“Do you ever think about Tom?” Willow said suddenly.

Ana looked at her surprised. “Of course I do.”

“You never talk about him,” Willow said. “I just wondered…” she shrugged.

“I can’t stop thinking about him,” Ana admitted, sighing. “But I know that he wasn’t making me happy, so in that regard it was the right thing to do.”

“Who do you think will make you happy?”

“I don’t think I’m ever going to find a guy that makes me completely happy,” Ana said. “I’m now convinced that I’m going to end up all alone. Maybe with lots of cats.”

“You hate cats.”

Ana shrugged. “Perhaps I’ll learn to love them because I’ll be incapable of loving a man.”

Willow laughed. “Tell you what, we can be spinsters together – with or without the cats – because I don’t think I’m ever going to be ready for another relationship.”

Ana solemnly lifted her paper cup with the now lukewarm tea in it. “Here’s to us,” she said. “Two spinsters in the making.”


They had lunch in European style pizza restaurant overlooking the water. It was next to a small yacht club, where the Sausiltians – or honorary weekend Sausilitians – keep their marine craft tied to a long wooden jetty when they weren’t using them. Over here, the warm sunshine reigned supreme. The  food was delectable – the pizza crust wafer thin, the toppings fresh and flavoursome and both Ana and Willow felt a sense of peace fall over them as they sat, listening to the waves lap gently against the jetty, slowly eating their food.

Ana was about to take another bite of pizza when she looked up and paused. “Willow, isn’t that Fred?”


“Over there.”

Ana pointed out towards the end of the jetty, where a man was walking slowly back towards the shore. He had a jumper tied over his shoulders and he carried what looked like a picnic basket.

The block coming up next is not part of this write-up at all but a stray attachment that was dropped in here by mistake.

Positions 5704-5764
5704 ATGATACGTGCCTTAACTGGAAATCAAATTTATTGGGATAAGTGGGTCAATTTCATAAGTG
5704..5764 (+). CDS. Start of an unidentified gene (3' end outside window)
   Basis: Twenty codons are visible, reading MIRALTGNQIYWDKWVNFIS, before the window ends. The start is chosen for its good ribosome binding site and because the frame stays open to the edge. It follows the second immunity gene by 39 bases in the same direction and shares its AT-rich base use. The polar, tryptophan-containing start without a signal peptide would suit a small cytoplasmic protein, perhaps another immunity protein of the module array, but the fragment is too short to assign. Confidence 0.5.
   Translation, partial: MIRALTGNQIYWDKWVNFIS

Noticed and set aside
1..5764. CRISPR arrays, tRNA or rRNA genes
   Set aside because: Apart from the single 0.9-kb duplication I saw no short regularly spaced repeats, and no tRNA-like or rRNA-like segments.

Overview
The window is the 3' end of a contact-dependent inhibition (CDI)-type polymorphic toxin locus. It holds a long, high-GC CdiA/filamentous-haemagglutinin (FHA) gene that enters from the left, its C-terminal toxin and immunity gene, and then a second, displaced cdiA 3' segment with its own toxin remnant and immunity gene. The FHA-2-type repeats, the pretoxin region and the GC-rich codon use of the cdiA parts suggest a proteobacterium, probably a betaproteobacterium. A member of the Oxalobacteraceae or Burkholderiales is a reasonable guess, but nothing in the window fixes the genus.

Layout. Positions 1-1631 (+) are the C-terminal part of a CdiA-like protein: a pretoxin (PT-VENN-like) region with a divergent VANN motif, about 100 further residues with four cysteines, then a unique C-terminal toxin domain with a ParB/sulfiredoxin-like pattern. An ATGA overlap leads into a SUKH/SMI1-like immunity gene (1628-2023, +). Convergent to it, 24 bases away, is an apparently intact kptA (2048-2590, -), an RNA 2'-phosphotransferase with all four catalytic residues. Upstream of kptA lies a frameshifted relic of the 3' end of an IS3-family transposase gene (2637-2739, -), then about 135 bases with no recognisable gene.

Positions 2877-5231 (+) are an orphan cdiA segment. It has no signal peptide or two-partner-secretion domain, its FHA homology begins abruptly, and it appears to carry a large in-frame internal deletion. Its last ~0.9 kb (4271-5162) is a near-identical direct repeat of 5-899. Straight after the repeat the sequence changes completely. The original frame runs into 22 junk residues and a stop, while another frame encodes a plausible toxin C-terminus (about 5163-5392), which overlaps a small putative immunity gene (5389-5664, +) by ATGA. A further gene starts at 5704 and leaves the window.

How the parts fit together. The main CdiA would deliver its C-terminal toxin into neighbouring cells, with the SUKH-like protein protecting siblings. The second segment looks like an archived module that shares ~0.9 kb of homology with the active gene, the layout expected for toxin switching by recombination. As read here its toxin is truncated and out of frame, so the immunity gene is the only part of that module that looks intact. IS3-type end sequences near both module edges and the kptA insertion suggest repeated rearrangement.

Willow squinted. “Yeah,” she said. “I’m pretty sure it is.”

Walking next to him was a woman, her short auburn hair gently caressed by the wind. She carried a pair of shoes in her hand, treading carefully over the wooden slats of the jetty with her bare feet. She threw her head back and laughed at something Fred said.

“Who’s the lady with him?” Ana said. “His sister or something?”

They watched as Fred put the picnic basket down and wrapped his arms around the woman, embracing her in a long, passionate kiss. He whispered something in her ear, to which she smiled, staring deeply into his eyes for a moment, before pulling him back towards her, and kissing him again.

“I really hope that isn’t his sister,” Ana said. “That would be too gross.” She paused and took a bite of her pizza. “I didn’t know he had a girlfriend. You never told us.”

“I didn’t know he did,” Willow said. She was as surprised as Ana. Fred had never mentioned any woman, except his ex-wife. But she was still in his ex-house in New York bunkered up with his ex-best friend.

“I would have sworn that he had the hots for you.”

Willow rolled her eyes. “Well hopefully now you can see that’s not true.”

“Maybe he’s a polygamist,” Ana said mischievously, “and he’s grooming you to be his next wife?”

Willow groaned. “I don’t think that’s likely.”

As Fred and his companion walked along the jetty, closer to where the girls where sitting, Willow raised her hand to wave at them.

“Oh my god,” she said, almost under her breath, a frown creasing her face. She dropped her hand.

“What? What is it?”

“I know her!”


“The lady that Fred’s with.”

“You’ve met her?” Ana said. “Who is she?”

“She’s the lady from the bank,” Willow said slowly. “The one who wouldn’t give us the loan.”

“Seriously?” Ana peered at the woman. “Are you positive?”

Willow nodded her head.

“What the hell is Fred doing kissing her then?” Ana said furiously.

“I don’t know,” Willow said, shaking her head in bewilderment. “I have absolutely no idea.”




Ravenous will be taking a break for a few weeks. We’ll see you soon with Season 8. Thanks for reading.